All too true where the other extreme is concerned, particularly in large forums. Those with divergent standpoints sometimes tend to clash and try to dominate other opinions with their own, rather than listening. (And that, to me is reminiscent of many political arenas, but that's another subject entirely...)

Windwalker wrote:

Many (though not all) blogs of the semi-famous and ambitious are frankly crass self-promotions.


Also a great point. This in turn brings to mind--though it's only partially relevant--the double-edged sword of free speech, specifically the fact that the concept's very nature also makes it something that can be used to great effect or abused. Examples of other such concepts come to mind, but rather than letting this turn into an essay itself, I'll just say that this provides excellent food for thought.

Heather

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Postby sanscardinality » Mon Aug 06, 2007 9:42 pm

Groups of evolved apes are the problem ;)

Sorry I've been gone so long. I took a semester off from school to focus on music and so most of my spare time has been spent with a brass slide and an old guitar, often in the local watering holes. I haven't cracked the Internet as a recreation in months. This has led me to three conclusions regarding the din on the internet:

1) It's really just a meta (mega?) juke-joint.

2) People are just as wonderful, ugly, beautiful and awful in person - only there's less of them.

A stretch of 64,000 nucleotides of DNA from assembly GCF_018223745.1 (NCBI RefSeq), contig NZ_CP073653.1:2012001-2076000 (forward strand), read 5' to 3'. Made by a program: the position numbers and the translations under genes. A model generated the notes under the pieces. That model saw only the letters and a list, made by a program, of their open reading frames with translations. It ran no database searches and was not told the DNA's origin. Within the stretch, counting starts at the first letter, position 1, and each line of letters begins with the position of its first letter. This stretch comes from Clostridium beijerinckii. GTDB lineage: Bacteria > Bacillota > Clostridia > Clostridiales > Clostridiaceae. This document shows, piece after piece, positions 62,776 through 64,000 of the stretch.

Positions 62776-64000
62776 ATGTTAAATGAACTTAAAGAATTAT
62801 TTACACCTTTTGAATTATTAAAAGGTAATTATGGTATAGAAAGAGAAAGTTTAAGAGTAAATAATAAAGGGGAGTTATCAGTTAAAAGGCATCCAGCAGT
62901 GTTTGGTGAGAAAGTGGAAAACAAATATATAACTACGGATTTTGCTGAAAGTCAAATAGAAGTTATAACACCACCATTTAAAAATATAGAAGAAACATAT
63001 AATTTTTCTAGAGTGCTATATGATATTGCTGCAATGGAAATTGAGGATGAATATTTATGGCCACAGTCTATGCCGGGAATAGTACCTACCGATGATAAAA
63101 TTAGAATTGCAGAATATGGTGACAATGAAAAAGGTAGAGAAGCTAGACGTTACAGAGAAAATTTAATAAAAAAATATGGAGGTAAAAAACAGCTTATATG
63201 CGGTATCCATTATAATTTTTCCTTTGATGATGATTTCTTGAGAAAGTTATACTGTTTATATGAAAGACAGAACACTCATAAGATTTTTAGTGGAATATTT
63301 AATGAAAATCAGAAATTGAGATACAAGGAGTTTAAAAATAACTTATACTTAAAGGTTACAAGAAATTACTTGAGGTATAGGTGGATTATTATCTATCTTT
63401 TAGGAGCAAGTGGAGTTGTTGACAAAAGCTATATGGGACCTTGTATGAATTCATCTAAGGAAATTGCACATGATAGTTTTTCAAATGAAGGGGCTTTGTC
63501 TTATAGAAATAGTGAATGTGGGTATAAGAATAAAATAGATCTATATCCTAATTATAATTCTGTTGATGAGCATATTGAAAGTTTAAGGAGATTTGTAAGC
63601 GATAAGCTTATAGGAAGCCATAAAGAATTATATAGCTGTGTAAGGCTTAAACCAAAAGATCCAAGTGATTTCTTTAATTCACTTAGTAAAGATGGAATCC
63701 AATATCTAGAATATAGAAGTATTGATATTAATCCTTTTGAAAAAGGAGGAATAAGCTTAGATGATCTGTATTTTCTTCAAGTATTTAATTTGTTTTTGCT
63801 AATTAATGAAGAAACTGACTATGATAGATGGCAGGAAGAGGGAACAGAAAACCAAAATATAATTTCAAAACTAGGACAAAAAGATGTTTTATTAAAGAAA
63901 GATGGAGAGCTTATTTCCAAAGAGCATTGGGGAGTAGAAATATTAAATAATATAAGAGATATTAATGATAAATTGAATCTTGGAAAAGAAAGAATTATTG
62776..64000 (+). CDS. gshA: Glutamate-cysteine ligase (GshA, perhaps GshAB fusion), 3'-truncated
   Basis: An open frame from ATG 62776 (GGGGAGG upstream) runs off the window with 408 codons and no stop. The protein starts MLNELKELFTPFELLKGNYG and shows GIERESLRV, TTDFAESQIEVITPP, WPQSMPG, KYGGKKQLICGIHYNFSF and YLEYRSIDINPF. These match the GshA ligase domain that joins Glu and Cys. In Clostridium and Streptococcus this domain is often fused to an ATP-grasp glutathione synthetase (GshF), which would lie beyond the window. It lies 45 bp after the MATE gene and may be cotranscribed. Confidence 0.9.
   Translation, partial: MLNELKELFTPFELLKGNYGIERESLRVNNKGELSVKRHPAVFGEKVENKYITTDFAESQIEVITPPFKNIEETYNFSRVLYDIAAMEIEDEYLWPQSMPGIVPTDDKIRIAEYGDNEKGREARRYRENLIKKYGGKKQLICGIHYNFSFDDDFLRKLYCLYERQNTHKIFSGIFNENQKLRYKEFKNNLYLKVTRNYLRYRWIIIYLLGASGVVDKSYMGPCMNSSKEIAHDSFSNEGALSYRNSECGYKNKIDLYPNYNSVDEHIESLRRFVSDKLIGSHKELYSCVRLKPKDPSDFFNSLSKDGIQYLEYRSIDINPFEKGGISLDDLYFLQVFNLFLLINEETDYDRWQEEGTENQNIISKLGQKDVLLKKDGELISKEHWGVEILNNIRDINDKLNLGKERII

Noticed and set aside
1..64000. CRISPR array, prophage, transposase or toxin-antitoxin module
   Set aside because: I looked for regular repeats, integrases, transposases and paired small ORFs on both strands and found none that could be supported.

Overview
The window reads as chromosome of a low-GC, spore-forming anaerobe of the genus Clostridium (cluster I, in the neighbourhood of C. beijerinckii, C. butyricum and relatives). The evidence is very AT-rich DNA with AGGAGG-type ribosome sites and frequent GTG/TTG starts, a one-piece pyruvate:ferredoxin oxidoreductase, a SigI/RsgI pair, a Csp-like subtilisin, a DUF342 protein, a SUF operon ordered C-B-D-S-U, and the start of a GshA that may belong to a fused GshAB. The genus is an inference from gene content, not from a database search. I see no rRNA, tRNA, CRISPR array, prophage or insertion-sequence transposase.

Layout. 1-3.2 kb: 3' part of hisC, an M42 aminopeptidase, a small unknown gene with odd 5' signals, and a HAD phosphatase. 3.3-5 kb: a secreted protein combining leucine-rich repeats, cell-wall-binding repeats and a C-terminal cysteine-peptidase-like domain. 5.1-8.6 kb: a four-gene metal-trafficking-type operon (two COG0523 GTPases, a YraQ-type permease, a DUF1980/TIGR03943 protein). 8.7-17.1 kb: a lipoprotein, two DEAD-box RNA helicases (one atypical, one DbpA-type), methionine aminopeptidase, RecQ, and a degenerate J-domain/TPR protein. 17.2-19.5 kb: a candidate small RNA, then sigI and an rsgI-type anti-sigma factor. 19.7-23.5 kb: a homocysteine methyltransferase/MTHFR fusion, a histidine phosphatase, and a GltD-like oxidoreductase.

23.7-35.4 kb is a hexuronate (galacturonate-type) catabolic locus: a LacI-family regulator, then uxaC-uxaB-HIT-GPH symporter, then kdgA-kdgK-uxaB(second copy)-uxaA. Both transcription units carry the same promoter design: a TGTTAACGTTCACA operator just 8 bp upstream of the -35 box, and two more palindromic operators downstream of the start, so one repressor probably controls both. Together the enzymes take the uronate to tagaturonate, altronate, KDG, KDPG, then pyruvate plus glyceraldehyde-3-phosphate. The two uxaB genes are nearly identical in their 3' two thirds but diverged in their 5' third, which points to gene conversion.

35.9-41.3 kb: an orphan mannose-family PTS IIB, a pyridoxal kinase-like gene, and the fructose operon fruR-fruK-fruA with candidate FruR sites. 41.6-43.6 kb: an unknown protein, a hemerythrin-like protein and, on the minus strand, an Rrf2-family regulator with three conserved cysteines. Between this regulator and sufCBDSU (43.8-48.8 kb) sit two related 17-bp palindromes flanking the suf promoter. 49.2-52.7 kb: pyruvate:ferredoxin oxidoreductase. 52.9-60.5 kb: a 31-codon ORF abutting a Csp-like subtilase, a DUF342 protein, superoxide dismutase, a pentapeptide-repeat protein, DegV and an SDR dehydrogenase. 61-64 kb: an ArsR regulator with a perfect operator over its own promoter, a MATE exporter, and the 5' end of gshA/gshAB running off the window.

3) No one has anything new to say, so they better mean it.

When I read a blog that is misinformed, I think of it as the person who's had one too many trying to tell me why she thinks Steinbeck is great. Incoherent, but sincere. Not worth "listening' to intellectually, but refreshing that the person has a love for an idea. Sometimes, something interesting pops out, but really it's about the biography of the the speaker. This is much easier to appreciate in person. In short, I think the problem with the Internet is that it's too hard to socially contextualize the information.

Peace,
SC
Consistency is the last refuge of the unimaginative.

Oscar Wilde

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Windwalker
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Postby Windwalker » Tue Aug 07, 2007 11:38 am

sanscardinality wrote:Sometimes, something interesting pops out, but really it's about the biography of the speaker. This is much easier to appreciate in person. In short, I think the problem with the Internet is that it's too hard to socially contextualize the information.

Yes, sometimes the Internet seems like a huge college bull session -- except everyone is set on transmit, rather than receive.

Also, I hope the music career becomes both a reward and a success!
For I come from an ardent race
That has subsisted on defiance and visions.

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Postby sanscardinality » Wed Aug 08, 2007 6:49 pm

Windwalker wrote:Yes, sometimes the Internet seems like a huge college bull session -- except everyone is set on transmit, rather than receive.


This is a common issue - within and without the Internet I think.

Also, I hope the music career becomes both a reward and a success!


Thanks much. I'm back in school now, so it's taking a back seat, but things are going well.

-SC
Consistency is the last refuge of the unimaginative.



Oscar Wilde